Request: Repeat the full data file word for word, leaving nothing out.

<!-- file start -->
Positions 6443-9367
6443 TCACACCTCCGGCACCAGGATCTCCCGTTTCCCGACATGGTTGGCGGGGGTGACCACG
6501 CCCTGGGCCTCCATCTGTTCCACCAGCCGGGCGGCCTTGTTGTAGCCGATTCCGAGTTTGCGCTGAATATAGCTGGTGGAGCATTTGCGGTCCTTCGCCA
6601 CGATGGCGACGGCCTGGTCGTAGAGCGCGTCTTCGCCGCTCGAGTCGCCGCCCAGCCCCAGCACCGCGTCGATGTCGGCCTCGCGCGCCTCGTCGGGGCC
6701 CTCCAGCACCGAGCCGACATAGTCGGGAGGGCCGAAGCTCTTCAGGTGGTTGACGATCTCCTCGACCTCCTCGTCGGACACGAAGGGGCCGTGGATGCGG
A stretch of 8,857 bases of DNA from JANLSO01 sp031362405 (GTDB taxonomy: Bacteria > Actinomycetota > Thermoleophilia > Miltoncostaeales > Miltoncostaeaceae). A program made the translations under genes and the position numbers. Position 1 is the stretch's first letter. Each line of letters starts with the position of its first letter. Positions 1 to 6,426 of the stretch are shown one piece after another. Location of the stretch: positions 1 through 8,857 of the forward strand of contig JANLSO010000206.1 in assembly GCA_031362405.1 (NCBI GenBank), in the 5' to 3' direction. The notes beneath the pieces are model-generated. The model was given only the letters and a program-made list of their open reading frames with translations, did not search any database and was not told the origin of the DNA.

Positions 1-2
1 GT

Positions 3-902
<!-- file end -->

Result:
Positions 6443-9367
6443 TCACACCTCCGGCACCAGGATCTCCCGTTTCCCGACATGGTTGGCGGGGGTGACCACG
6501 CCCTGGGCCTCCATCTGTTCCACCAGCCGGGCGGCCTTGTTGTAGCCGATTCCGAGTTTGCGCTGAATATAGCTGGTGGAGCATTTGCGGTCCTTCGCCA
6601 CGATGGCGACGGCCTGGTCGTAGAGCGCGTCTTCGCCGCTCGAGTCGCCGCCCAGCCCCAGCACCGCGTCGATGTCGGCCTCGCGCGCCTCGTCGGGGCC
6701 CTCCAGCACCGAGCCGACATAGTCGGGAGGGCCGAAGCTCTTCAGGTGGTTGACGATCTCCTCGACCTCCTCGTCGGACACGAAGGGGCCGTGGATGCGG
A stretch of 8,857 bases of DNA from JANLSO01 sp031362405 (GTDB taxonomy: Bacteria > Actinomycetota > Thermoleophilia > Miltoncostaeales > Miltoncostaeaceae). A program made the translations under genes and the position numbers. Position 1 is the stretch's first letter. Each line of letters starts with the position of its first letter. Positions 1 to 6,426 of the stretch are shown one piece after another. Location of the stretch: positions 1 through 8,857 of the forward strand of contig JANLSO010000206.1 in assembly GCA_031362405.1 (NCBI GenBank), in the 5' to 3' direction. The notes beneath the pieces are model-generated. The model was given only the letters and a program-made list of their open reading frames with translations, did not search any database and was not told the origin of the DNA.

Positions 1-2
1 GT

Positions 3-902